Thursday, November 20, 2014

I was there . . .

I was there.  In Strozier Library, on the FSU campus.

No, not last night.  Not last night, when bullets were flying and students were running and ducking for cover.

Not last night, when blood stained the steps of the Strozier Library.

Not last night, when campus cops called out, "Halt!" or "Stop!" or "Drop your weapon!" or whatever else they called out to stop a shooter.

In fact, it's been over 20 years since I was last at the FSU campus (on a visit while my husband was at a conference), and Strozier Library was one of the places I visited.

I knew that library back in the 1980's.  I went there to study.  I went there to look for books.  I went there to research papers and, when I was a library science major, I went there to learn how to use different reference materials.  And I went there to the microfilm room to look up back issues of newspapers when I wanted to know about a date in history.

Libraries are a treasure trove.  They are full of information.  If you know where to look, and/or who to ask for help, they are full of wonder, excitement, and discovery.

This morning, when I learned of the shooting on the FSU campus, I visualized the library, and Landis Green, which is in front of the library.  I visualized it as I knew it in the 1980's, with the card catalog in the main reference room on the first floor, with the periodicals on the third floor, with the microfilm in the basement.

I'm sure things have changed in the 20 years since I last set foot in Strozier Library.  These days, card catalogs have been replaced by computer terminals, and certain books have been withdrawn from the library collections.  So what I visualized was probably not how Strozier Library looks today.

This morning, I visualized where the students would be running for cover.  Maybe in the stairwells, or under the tables, or up on the fifth floor, where so many of the old books were kept.  Maybe in the restrooms.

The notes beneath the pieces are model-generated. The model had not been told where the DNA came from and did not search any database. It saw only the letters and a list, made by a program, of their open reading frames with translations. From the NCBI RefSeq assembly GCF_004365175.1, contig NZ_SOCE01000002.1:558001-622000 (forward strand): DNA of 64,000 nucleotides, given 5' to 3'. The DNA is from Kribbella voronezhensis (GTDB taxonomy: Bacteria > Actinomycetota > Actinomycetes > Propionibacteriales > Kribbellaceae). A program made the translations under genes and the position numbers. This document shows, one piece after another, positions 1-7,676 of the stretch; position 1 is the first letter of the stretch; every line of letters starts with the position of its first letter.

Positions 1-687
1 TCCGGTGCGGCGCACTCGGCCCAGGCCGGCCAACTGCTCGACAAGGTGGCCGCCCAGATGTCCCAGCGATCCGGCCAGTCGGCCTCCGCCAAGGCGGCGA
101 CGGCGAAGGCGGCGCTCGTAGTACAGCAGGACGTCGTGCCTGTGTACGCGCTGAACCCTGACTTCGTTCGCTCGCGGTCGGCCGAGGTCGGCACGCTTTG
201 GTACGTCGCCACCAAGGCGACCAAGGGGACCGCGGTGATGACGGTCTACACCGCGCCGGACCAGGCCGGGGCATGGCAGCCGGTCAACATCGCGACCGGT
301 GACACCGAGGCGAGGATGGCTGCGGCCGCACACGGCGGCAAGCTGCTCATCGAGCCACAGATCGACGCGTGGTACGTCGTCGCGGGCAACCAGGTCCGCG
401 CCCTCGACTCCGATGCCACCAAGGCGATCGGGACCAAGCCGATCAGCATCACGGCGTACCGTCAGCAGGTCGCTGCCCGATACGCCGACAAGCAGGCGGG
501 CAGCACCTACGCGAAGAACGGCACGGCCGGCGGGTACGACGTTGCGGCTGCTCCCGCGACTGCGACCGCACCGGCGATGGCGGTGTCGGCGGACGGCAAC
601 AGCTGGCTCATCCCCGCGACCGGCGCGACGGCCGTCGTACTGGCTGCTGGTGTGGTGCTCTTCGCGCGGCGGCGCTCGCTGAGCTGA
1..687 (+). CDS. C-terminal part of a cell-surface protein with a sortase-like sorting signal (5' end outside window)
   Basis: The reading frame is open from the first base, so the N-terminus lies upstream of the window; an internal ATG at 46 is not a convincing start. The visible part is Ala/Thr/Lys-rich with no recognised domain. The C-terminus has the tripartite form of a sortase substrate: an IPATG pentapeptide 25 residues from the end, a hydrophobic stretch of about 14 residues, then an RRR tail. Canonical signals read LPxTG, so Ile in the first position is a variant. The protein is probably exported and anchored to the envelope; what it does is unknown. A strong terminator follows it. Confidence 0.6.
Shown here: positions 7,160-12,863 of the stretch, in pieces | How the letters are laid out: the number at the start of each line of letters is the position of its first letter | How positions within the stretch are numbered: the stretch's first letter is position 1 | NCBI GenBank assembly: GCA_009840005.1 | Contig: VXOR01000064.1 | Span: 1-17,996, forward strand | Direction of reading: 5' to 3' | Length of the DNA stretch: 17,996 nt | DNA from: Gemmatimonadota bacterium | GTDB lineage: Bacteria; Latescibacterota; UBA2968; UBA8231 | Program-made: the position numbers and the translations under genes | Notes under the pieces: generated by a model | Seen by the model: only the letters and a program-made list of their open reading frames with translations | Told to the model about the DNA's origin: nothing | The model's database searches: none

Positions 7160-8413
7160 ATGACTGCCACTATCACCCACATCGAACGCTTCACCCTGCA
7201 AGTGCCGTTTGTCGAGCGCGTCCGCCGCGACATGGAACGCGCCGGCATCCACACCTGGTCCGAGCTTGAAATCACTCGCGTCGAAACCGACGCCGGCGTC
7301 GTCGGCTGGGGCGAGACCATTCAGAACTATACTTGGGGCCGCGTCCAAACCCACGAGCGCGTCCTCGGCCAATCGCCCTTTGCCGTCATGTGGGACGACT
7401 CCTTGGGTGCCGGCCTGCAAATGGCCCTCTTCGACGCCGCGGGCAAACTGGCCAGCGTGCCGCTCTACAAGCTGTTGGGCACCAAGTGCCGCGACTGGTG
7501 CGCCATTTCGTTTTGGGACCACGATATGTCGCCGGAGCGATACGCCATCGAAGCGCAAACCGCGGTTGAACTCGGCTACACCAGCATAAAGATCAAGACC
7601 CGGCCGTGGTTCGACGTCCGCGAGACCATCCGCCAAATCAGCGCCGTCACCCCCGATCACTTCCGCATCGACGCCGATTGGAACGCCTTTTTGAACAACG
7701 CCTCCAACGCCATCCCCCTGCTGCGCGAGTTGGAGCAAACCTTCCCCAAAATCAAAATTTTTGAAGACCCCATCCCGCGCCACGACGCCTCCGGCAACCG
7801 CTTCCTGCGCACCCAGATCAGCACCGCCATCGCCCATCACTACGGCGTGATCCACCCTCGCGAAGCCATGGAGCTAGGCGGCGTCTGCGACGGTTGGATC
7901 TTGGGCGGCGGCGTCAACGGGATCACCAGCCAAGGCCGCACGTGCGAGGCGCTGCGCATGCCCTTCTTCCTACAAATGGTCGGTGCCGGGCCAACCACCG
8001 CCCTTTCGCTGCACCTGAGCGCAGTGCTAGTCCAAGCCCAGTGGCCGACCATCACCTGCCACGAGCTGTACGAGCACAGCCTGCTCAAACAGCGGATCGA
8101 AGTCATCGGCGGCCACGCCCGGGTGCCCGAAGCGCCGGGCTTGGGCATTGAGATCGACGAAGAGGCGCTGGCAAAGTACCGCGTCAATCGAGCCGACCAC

This is not the first shooting that's ever taken place at the FSU campus.  Back in 1986, when I was a student there, a football player named Pablo Lopez was shot and killed behind Montgomery Gym.  I could never walk by there ever again without thinking of him.

This is also not the first murder that has taken place in the vicinity of FSU.  Ted Bundy's infamous attack on the Chi Omega sorority house happened directly across the street from Gilchrist Hall, a dormitory on campus where I later lived twice.  Every time I saw the Chi O house, I thought of Ted Bundy.

The students and staff at FSU today will never be able to walk by, or enter into, Strozier Library without thinking of the shooting that took place last night.

No library should ever be turned into a place where you have to figure out where to hide from a shooter.

Just my .04, adjusted for inflation.

Thursday, November 13, 2014

Long and frustrating health care journey . . .

This is a long post. Bear with me. 
Since my mid-20's, I have been dealing with periods of severe fatigue that wipe me out. I have been to several doctors over the years and they really have not found the cause.  The only abnormality that's ever been found has been a positive monospot.  But, I've also had a test for Epstein-Barr, and THAT has tested negative. 
I started going to a clinic that did both traditional and alternative medicine, and although it helped for a time, they started piling on the supplements and telling me I needed this stuff and that stuff. They had me on TWENTY supplements at one point.
One of the supplements was a thyroid medication, Nature-Throid. Because of this supplement, my TSH level was at the point where I was nearly hyperthyroidic (overactive thyroid). I was referred to an endocrinologist by my primary care physician.
He took one look at all the supplements I was taking, told me that the people who prescribed them were "quacks", and ordered me, in no uncertain terms, to not go back to them.
I canceled the appointment I had with the people prescribing me the supplements.
Because some of the stuff the clinic had me on were hormones, I went to a GYN that same week (the same practice that delivered Matthew). The GYN put me on an estrogen patch and estrogen cream, along with oral progesterone. I had been on estrogen cream, oral progesterone, and testosterone cream from a compounding pharmacy. My GYN told me that compounded hormones were NOT approved by the FDA. I had no idea.

I'm actually relieved. The supplements were a big drain on our finances (at one point, I paid $750 to buy more) and we just cannot afford to keep doing it.
I've had at least one person online criticize me for this decision, talking about "Big Pharma" and asking, did you think to ask your endocrinologist what supplements he thought were harmful? (Which is a valid question, and no, I didn't.) On the other hand, this is MY body, MY health, and MY finances we are talking about.